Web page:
EspañolAn Ecuadorian journalist has lost his job at El Comercio for allegedly being too critical of President Rafael Correa on his personal Twitter account.
On August 17, the newspaper informed Martín Pallares, who led the outlet’s digital division, that they were letting him go because he broke the company’s social-media policy.
According to the free-speech NGO Fundamedios, El Comercio dismissed Pallares because he failed to “comply with [the newspaper’s] supposedly polite requests” to stop posting critical comments about the Ecuadorian government on his Twitter account.
The NGO says the newspaper’s management told the journalist that he had been fired because “he preferred to continue expressing himself on social media than to keep his job.”
Pallares’s disclaimer on his account that his views do not reflect those of his employer was evidently not enough to protect him from punishment. El Comercio‘s attorneys explained to Fundamedios that Pallares failed to comply with the company’s Guidelines for Good Practices on Social Media, which has been in effect since May 2012.
The company claims that the document specifies that everything an employee writes on Twitter “implicates not only the owner of the account, but also the institutional image of the company,” and that “derogatory opinions can lead to the loss of credibility for both the author and the company, besides potential lawsuits.”
While the journalist admits to “taking some liberties” with the company’s guidelines, he argues that free speech, as a human right, should not be restrained on social media.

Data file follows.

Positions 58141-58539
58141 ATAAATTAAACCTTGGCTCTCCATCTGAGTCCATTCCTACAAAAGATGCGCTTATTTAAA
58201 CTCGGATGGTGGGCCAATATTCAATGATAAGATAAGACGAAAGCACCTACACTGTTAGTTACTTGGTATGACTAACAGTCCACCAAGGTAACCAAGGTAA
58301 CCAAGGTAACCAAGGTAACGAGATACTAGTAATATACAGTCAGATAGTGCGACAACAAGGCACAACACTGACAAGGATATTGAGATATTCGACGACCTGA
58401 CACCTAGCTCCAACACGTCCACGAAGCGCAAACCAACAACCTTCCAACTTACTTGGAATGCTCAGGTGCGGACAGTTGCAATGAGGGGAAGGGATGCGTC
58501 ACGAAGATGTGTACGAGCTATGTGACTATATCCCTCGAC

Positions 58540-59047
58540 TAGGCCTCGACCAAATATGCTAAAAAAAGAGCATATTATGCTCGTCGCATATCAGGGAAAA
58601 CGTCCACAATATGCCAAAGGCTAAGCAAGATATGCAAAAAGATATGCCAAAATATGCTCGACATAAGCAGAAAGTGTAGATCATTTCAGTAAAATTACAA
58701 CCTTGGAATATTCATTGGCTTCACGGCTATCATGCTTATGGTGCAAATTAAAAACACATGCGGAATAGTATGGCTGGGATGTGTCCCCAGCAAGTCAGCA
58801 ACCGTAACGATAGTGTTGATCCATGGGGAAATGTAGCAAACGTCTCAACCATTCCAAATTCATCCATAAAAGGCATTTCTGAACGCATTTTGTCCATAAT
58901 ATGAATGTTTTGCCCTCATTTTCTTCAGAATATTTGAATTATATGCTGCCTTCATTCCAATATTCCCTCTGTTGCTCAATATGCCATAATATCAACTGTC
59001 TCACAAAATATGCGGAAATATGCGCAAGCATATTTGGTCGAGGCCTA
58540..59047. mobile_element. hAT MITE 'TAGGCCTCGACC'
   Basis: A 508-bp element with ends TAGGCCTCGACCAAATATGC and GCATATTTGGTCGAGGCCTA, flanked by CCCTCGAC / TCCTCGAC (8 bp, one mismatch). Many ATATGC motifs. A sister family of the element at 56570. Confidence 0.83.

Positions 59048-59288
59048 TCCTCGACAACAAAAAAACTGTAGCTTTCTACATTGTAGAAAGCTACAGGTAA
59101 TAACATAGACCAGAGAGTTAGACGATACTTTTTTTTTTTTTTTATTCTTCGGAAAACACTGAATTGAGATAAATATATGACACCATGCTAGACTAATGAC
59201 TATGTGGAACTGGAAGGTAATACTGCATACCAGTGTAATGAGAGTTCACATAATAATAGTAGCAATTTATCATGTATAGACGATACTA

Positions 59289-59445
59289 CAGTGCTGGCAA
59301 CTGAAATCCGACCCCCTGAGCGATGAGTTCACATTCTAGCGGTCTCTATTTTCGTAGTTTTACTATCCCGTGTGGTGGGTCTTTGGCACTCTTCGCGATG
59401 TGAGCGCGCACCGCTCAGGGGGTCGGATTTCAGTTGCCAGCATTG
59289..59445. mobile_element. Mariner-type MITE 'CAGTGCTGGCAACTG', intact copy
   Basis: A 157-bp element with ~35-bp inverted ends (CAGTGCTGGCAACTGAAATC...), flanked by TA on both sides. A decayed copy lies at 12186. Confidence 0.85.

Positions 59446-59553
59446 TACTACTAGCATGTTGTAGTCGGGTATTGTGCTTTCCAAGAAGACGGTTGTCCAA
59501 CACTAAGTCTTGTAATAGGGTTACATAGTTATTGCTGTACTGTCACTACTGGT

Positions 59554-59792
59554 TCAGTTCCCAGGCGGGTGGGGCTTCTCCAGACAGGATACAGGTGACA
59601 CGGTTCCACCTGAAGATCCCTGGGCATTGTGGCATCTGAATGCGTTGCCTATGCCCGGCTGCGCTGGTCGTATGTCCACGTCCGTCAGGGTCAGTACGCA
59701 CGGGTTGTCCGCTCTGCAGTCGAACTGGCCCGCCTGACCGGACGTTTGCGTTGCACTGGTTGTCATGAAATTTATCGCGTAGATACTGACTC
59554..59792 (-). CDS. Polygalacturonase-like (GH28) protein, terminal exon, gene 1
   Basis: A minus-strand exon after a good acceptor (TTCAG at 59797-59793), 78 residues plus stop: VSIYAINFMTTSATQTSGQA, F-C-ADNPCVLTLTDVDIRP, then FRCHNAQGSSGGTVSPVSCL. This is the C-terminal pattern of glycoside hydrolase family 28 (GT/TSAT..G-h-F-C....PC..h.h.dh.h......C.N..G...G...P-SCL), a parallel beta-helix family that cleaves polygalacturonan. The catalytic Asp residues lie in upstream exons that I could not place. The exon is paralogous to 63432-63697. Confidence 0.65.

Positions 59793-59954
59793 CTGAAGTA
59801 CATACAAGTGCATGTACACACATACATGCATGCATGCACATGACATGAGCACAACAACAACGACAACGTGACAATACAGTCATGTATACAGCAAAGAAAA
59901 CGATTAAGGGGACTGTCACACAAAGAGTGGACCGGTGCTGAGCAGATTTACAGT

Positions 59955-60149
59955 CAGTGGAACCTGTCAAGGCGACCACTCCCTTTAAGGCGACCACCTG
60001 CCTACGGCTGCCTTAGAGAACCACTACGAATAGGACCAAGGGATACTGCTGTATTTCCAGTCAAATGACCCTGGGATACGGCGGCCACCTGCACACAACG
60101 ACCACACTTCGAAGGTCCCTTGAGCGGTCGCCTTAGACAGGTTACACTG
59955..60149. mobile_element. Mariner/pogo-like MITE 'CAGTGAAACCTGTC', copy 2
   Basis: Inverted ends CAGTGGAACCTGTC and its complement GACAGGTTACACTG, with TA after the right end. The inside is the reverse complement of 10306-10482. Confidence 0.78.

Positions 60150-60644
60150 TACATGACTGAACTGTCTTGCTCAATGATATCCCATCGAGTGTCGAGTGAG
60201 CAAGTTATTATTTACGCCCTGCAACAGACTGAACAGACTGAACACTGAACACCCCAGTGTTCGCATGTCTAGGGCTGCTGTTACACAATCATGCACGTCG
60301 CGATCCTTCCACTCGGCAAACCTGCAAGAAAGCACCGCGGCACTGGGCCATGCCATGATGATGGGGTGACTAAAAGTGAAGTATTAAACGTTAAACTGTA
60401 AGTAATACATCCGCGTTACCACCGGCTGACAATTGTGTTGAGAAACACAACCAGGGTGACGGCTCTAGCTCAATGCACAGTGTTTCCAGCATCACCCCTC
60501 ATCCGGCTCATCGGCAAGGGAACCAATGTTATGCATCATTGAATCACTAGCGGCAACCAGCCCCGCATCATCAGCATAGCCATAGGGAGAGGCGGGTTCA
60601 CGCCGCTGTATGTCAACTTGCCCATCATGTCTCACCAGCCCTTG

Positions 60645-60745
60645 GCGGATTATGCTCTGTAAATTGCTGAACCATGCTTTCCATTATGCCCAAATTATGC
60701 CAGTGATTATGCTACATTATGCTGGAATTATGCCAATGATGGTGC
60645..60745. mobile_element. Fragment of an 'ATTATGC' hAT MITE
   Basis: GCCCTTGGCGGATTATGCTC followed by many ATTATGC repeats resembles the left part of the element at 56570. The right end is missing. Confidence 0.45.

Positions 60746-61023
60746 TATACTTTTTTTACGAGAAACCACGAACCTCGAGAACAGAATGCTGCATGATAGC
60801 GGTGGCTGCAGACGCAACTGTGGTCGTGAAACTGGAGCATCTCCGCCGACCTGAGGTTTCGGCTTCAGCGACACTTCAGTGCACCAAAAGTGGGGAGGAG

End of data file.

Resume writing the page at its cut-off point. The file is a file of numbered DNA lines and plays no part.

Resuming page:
President Correa’s weekly television program, which he often uses to single out opposition leaders and dissident voices, has repeatedly mentioned Pallares, who has 16,200 followers on Twitter.
Despúes de lo que le hacen a Picq no pueden tener cara para decir que en el Ecuador hay estado de derecho o derecho a un proceso justo
— Martin Pallares (@Martinminguchi) August 15, 2015
“After what [the government] is doing to [Manuela Picq], they cannot seriously say there is rule of law or due process in Ecuador”
Journalists under Siege
However, the firing of Martín Pallares is not an isolated case. Mónica Mancero, a columnist for El Telégrafo, claims the state newspaper stopped publishing her articles on August 3 after she exposed the mismanagement of funds at the government-run Yachay Tech University.
Mancero had previously expressed irritation with the newspaper over their editing of her criticisms of the Correa administration.
Earlier this year, the Superintendency of Information and Communication (Supercom) opened a criminal investigation against the cartoonist Xavier “Bonil” Bonilla over alleged “socioeconomic discrimination” in one of his drawings.
In May, the same office fined Ecuadorian daily La Hora US$3,500 for failing to cover a local mayor’s speech.